Chef Donal Skehan on Irish food and his new cookbook

Donal Skehan learned a lot about his grandmother from the handwritten recipes she left behind.

The TV presenter and cook playfully calls the 1970s in Ireland – when his grandma, Elizabeth Ryan, was cooking – the “worst time for food”.

“But my grandmother, in her great wisdom back in the day, was very forward and confident with her cooking,” he says.

She was a sculptor with a gallery and would “often be entertaining – they would have guests and my grandmother would cook meals for 12, 15 people at a time.

“They would be entertaining the archbishop who might be looking for a sculpture or something – I remember the shots of my mum with a Greek Orthodox priest who wanted a sculpture for his tabernacle or something like that.”

With an unusual home life, his grandmother provided the food to match – whipping up what Skehan calls “these fabulous meals”.

Skehan, 37, calls her recipe books an “insight into another world”, which he treasures since her passing in 2015.

He continues: “My mum has memories of her making croissants in the 1970s in Ireland – unheard of! I’m not sure you could have got them at the local bakery, that’s for sure.”

Skehan’s new book is influenced by his time in LA

(Yellow Kite/PA)

The food world can be “quite snobby”, he suggests: “But what I love about my grandmother’s approach is that anyone can do it, anyone can try it and anyone can succeed in it.

“More than anything, it comes from a place of passion.”

This love of food and experimental approach was inherited by Skehan’s mother.

“We went to New York when I was about 12, and my mum and aunt insisted we had dinner in an Orthodox Jewish restaurant, where we were the only people who weren’t Orthodox Jews,” he recounts.

“We came and (there was) that moment where everyone turns around, and we had the most phenomenal meal – really beautiful, like matzo ball soup.

“I think that bravery and that confidence and that excitement about food definitely trickles down through my family.”

With this kind of background, it was no surprise Skehan pursued food adventures outside of Ireland – living in LA for nearly five years.

“It’s an incredibly diverse city – it’s a city of nearly 12 million people, so as someone who comes from a country of nearly six or seven million, a town of a couple of thousand (Howth, near Dublin), it was absolute a shock,” Skehan admits.

“But when you dive deeper into the food offering, that’s when it gets exciting – and that’s probably what kept me in LA more than anything else. More than the weather, it was the fact that you had access to beautiful restaurants that are really diverse.

“Oftentimes it wasn’t high-end restaurants I had interest in, it was the mom-and-pop strip mall-style of joints that were cheap, cheerful – and they were being operated by first-generation immigrants who had a really great sense of the Vietnamese food they grew up with.”

Skehan says his time in America encouraged him to be even more adventurous.

Traditional Irish cuisine unfortunately gets bastardised by the Americans – if you have a quick Google search, the version of what Irish food looks like is grey and miserable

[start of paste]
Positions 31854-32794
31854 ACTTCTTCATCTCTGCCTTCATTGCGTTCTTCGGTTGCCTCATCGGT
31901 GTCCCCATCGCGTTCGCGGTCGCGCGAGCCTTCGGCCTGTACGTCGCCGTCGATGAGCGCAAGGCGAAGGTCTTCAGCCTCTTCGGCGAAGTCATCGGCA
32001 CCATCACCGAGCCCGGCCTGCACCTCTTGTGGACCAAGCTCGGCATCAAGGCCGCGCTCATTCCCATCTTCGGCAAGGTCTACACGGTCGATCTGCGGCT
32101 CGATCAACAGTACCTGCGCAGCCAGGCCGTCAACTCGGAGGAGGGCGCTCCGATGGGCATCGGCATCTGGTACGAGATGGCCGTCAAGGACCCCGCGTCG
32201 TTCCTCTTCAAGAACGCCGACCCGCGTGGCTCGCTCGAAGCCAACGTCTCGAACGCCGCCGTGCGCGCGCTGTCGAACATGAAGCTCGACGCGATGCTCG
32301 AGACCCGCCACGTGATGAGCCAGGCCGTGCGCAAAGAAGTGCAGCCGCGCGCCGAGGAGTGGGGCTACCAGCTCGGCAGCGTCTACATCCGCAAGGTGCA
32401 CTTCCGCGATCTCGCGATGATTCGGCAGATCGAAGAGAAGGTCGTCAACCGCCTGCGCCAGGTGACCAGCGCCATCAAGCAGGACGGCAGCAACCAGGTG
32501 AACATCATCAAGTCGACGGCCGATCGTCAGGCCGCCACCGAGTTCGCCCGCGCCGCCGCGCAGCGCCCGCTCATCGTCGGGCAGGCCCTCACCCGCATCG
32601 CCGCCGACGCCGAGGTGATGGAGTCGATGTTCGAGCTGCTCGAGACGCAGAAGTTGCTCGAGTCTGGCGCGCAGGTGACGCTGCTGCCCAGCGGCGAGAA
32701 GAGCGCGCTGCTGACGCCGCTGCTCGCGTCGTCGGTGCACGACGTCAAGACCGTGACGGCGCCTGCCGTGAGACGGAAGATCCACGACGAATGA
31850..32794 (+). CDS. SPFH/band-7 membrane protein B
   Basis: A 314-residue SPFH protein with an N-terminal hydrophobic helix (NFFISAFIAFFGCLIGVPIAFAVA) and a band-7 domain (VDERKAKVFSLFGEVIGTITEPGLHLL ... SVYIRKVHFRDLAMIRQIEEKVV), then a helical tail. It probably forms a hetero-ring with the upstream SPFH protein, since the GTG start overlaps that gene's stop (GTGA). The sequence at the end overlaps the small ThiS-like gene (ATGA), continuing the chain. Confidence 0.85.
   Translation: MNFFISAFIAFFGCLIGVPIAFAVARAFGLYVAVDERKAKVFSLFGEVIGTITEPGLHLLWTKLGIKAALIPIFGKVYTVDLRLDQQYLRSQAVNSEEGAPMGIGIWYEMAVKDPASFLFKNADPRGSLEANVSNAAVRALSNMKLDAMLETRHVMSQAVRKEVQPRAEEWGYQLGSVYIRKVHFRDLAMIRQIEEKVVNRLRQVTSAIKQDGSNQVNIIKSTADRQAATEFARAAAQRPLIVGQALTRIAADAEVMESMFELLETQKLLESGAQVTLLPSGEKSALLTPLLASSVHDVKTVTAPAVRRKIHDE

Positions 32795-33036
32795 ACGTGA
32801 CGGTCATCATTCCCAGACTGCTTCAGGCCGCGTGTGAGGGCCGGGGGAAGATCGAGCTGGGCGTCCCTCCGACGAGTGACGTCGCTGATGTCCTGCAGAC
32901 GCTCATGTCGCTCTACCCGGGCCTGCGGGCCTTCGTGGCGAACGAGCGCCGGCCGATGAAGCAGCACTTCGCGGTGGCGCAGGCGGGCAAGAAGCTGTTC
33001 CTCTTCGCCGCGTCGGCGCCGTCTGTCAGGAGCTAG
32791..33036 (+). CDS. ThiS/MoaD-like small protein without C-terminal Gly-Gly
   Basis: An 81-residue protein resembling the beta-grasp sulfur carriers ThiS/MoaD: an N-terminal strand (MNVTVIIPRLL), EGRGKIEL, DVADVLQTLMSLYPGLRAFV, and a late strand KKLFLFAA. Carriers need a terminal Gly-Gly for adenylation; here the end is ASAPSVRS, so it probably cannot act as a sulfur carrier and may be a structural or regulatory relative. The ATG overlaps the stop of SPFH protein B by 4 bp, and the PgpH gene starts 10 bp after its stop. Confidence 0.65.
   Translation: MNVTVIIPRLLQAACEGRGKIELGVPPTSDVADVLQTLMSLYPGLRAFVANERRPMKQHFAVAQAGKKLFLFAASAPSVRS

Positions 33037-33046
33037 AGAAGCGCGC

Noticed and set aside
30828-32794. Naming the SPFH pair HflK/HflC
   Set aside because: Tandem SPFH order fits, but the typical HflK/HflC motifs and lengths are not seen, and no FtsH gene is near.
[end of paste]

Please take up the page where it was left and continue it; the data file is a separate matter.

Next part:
“I tried a lot more food than I possibly would have. It certainly influenced me in terms of the cuisines we were trying – like Ethiopian food and Korean food and Sichuan cuisine.

“So from that perspective, it definitely changed my tastebuds and definitely changed my lust for wanting to try new things, more so than I ever thought before.”

Skehan and his family are now back in Howth, and he brings elements of LA food into his cooking. This is particularly seen in his latest cookbook, Home Kitchen, where a recipe for Vietnamese turmeric fish cake bánh mì sits alongside mushroom al pastor tacos and poke bowls.

One thing he’s certainly happy about being back in Ireland?

“The fish – my god!” he says with a laugh.

“I grew up in a fishing village. I loved LA, but I never really trusted the seafood there, because if you grow up in Howth, you know you’re getting it off the boats to the fishmonger.”

Plus, he suggests Irish food has come a long way since the 1970s.

“Traditional Irish cuisine unfortunately gets bastardised by the Americans – if you have a quick Google search, the version of what Irish food looks like is grey and miserable,” he laments.

“Google is not our friend when it comes to representing Irish food! Traditional food is simplistic in its nature.”

This is combined with a growing trend in Irish cuisine for more international influences.

“There’s this other side now where you have Irish people and chefs who have travelled and bring back techniques and ideas that meld together quite nicely with seasonal Irish produce,” Skehan notes.

Back in Howth with his wife Sofie and children Noah, five, and Oliver, three, Skehan can already see the same love of food getting passed down the generations.

“I try not to make my boys obnoxious with food, but they went and ordered separately – one had a bowl of cockles and one had a bowl of mussels – literally the day before yesterday,” he laughs in disbelief.

“I was like, they (people) really must think we’re a*******s now…”

‘Home Kitchen: Everyday Cooking Made Simple And Delicious’ by Donal Skehan (Yellow Kite, £25).

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